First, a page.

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Long-time Gone: Toronto’s J-Town - Part 3

The New Canadian, Friday, December 28, 1984

Read Part 2 >>

Every community has and needs services and other institutions. J-Town Toronto was no different. As I mentioned last month, Dr. Kuwabara (family doctor) and Dr. Nakashima (dentist) had offices at Spadina and Bloor, easily visited even from the core of J-Town. Both were our doctors. Dr. Ku delivered me and several of my Nikkei friends!

The Japanese United Church was relatively nearby at Ossington and Bloor, easily accessed by subway or streetcar (before the east/west subway) back in the day. The Buddhist Church started on Huron Street, near Spadina and Dundas, but it moved to Bathurst and Bloor in a beautifully designed new building. A dispute soon sparked debate between the two churches. Ed Yoshida of the United Church argued that all Nikkei should be Christian to “fit in” with Canadian society. Hideo Ed Yoshida (no relation) cleverly observed that the United Church is identified as and called the Japanese United Church. “How is that Canadian?” he argued.

Weekly newspapers The New Canadian and The Continental Times (later The Canada Times) kept the community informed of events in their Dates and Doings sections. The Continental Times started pre-WWII in Vancouver as the Tairiku Nippo (basically a union paper) and exclusively Japanese. It was shutdown with the beginning of the war. Afterwards, it revived as The Continental Times in English and Japanese. Similarly, The New Canadian started before WWII, in 1939, but as The Voice of the Nisei. It came out twice a week in English only. It could continue (permitted by the government) during the war to keep families in touch with one another and as an organ for government propaganda. The editors took the bad with the good. After being relocated to Kaslo, BC, and then Winnipeg, Manitoba, it landed in Toronto.

Both were located on Queen Street near Spadina, I presume, to be near its readership. The Canada Times moved to Dundas and McCaul Street. Still in the area. My family just lived north of the intersection.

In the 1950s through to the 1970s, The New Canadian and The Continental/Canada Times suffered irrelevance, though both maintained their community events sections. Articles reporting community events dwindled steadily until unsubstantiated articles about cancer cures and Japanese superiority dominated. One article claimed that the Japanese intestine was a quarter inch longer than all other races!

Both papers came to prominence once again for a brief period during the campaign for Redress in the 1980s. Opposing opinions on redress filled the pages, though The Continental Times displayed its bias in advocating for an apology only while The New Canadian printed opinions for individual compensation. The NC to its credit did include opposing articles, however.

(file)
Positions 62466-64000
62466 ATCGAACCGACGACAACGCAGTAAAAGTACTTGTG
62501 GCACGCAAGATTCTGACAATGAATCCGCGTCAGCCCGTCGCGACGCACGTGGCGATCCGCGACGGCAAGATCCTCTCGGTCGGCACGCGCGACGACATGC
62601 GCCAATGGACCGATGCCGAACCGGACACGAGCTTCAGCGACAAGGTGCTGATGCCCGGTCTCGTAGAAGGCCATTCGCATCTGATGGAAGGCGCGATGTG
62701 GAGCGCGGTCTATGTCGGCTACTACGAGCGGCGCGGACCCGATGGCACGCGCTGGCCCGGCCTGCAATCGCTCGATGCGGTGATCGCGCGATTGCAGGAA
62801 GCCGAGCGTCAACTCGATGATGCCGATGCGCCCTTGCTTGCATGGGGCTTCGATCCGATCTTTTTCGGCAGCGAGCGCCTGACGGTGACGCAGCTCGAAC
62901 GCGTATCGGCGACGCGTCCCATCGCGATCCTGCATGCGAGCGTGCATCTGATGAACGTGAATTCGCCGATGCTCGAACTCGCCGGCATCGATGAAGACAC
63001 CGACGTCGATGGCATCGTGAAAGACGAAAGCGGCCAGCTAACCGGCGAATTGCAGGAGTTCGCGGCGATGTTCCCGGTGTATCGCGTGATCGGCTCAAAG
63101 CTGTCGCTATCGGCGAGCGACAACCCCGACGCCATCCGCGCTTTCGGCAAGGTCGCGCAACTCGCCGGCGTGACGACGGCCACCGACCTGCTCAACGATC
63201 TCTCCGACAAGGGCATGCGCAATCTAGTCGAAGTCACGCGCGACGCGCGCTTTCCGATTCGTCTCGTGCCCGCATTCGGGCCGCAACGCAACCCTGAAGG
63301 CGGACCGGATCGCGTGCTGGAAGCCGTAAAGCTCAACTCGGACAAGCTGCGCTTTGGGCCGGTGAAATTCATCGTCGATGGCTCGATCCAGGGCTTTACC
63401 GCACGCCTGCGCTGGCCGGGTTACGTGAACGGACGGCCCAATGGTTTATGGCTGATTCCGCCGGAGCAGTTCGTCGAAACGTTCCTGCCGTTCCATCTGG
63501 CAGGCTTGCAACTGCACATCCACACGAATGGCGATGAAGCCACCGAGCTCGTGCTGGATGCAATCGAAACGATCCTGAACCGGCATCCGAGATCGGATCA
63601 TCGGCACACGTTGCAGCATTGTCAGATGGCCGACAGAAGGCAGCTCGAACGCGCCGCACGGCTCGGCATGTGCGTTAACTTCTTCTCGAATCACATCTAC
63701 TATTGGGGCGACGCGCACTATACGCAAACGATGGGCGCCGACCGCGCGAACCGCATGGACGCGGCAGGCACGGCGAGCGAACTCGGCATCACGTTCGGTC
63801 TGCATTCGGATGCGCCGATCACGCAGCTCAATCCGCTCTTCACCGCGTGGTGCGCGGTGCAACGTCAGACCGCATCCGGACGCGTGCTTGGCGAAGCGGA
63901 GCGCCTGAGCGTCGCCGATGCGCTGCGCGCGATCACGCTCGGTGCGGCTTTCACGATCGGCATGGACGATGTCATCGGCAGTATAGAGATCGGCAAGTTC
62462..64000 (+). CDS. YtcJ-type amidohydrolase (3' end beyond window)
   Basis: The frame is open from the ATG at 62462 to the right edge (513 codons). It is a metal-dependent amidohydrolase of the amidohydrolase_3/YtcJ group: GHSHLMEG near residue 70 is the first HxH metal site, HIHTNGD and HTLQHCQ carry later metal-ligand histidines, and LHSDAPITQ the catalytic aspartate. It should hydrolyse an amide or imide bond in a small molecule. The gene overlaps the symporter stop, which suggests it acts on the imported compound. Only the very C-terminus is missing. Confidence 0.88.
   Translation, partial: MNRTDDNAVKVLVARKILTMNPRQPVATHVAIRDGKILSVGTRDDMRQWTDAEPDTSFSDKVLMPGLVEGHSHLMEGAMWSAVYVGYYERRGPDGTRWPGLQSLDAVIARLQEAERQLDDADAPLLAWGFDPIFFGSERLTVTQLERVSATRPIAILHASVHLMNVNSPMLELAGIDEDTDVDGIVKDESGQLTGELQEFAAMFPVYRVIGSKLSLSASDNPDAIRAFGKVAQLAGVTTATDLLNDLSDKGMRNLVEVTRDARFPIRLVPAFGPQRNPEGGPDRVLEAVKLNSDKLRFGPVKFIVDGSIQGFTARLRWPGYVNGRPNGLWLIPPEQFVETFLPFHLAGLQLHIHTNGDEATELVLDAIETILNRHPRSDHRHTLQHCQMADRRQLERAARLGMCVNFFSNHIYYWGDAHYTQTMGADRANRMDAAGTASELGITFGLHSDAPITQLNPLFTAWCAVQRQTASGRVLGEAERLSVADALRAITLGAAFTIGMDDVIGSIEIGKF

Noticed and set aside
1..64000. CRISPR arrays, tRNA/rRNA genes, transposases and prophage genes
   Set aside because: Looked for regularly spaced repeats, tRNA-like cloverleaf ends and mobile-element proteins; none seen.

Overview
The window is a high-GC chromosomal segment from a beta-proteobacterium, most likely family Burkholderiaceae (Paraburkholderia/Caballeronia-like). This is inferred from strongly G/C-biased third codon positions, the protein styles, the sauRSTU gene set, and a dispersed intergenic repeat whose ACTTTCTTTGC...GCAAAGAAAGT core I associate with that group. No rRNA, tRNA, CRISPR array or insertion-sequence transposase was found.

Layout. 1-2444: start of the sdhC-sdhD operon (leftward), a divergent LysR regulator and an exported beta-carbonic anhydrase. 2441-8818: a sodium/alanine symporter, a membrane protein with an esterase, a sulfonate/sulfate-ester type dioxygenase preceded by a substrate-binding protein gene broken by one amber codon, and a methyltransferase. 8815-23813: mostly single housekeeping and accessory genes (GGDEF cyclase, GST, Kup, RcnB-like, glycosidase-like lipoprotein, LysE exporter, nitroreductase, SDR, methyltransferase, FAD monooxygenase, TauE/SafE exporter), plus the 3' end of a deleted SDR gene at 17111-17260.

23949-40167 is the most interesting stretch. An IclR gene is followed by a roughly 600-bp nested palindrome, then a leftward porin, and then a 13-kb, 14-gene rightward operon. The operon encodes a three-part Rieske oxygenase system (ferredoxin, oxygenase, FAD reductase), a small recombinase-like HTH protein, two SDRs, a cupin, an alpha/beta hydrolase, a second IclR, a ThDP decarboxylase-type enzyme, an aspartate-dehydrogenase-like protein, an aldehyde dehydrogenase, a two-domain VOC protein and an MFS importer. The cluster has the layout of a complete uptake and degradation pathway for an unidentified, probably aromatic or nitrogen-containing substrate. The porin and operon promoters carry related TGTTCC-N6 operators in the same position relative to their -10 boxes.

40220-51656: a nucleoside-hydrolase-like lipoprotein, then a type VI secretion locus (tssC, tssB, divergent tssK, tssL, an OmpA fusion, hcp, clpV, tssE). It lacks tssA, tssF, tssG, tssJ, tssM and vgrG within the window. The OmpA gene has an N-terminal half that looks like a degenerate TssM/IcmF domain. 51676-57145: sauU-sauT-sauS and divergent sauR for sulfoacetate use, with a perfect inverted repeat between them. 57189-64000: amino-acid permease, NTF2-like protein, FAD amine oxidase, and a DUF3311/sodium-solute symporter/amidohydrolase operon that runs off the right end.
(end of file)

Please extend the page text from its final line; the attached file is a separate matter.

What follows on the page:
Once settled, the two papers declined once again into obscurity, though Sakura Torizuka (an energetic Sansei) and Shin Kawai tried to revive the NC once again. Unfortunately, the audience faded away as did the paper. The Canada Times, on the losing side of redress, lost its readership quite quickly and became mired in scandal before disappearing.

The other important characteristic of J-Town Toronto was nearby Chinatown roughly on Dundas between University Avenue and Bay Street (where the Ginza Café was located). Several restaurants in the area were established and were a favourite of Issei and their families to celebrate significant events like birthdays (42 and 88 come to mind), wedding anniversaries and the like. Families and friends would gather at places like Kwong Chow, Golden Dragon, Sea Hi and Sai Woo to occupy large tables and dine on delicacies like Cantonese chow mein, sweet and sour pork, fried rice, char shiu with tofu and other exotic dishes. I remember one of my courtesy aunts always ordered me and my cousin a bowl of won ton mein because she was kind and we loved it so much. My mother frowned every time, of course.

Kwong Chow was possibly my favourite since its host, Mrs. Jean Lumb, was so congenial, and she had installed a colour television set in the corner of the dining room. Nothing like watching Bug Bunny while slurping won ton soup.

The Nisei too went to Chinatown after every meeting at, say, the Buddhist Church on Huron Street or in the backroom of Nikko Garden (too expensive to have a late-night snack there; not sure they offered snacks anyway). After dances at Hagerman Hall (where some Sansei dances were held in the 1960s), the Odd Fellows Hall, the Legion Hall, or the YWCA on College Street, they went to Chinatown for a bowl of “soba” (wonton soup, a reasonable substitute). I believe, a favourite place was Sea Hi (owned by Mrs. Lumb’s sister).

Today, Chinatown has expanded to Spadina and Dundas but it’s just not the same. All the big and fancy restaurants in the old Chinatown area have closed. Sea Hi moved to the Bathurst and the 401. I hear it’s closing soon. Good, better Chinese food can be found elsewhere, forget tradition. Its time has passed, though it has been immortalized in the amusing documentary I’m Dreaming of a Jewish Christmas. It was shot there.

So, despite the popular belief that J-Town Toronto didn’t exist, I believe it did for a time. I miss it. I hope readers see what has been lost, especially the joy of community, and share my grief.

 

© 2020 Terry Watada

Canada community Japanese Canadian japantown newspaper The Continental Times The New Canadian Toronto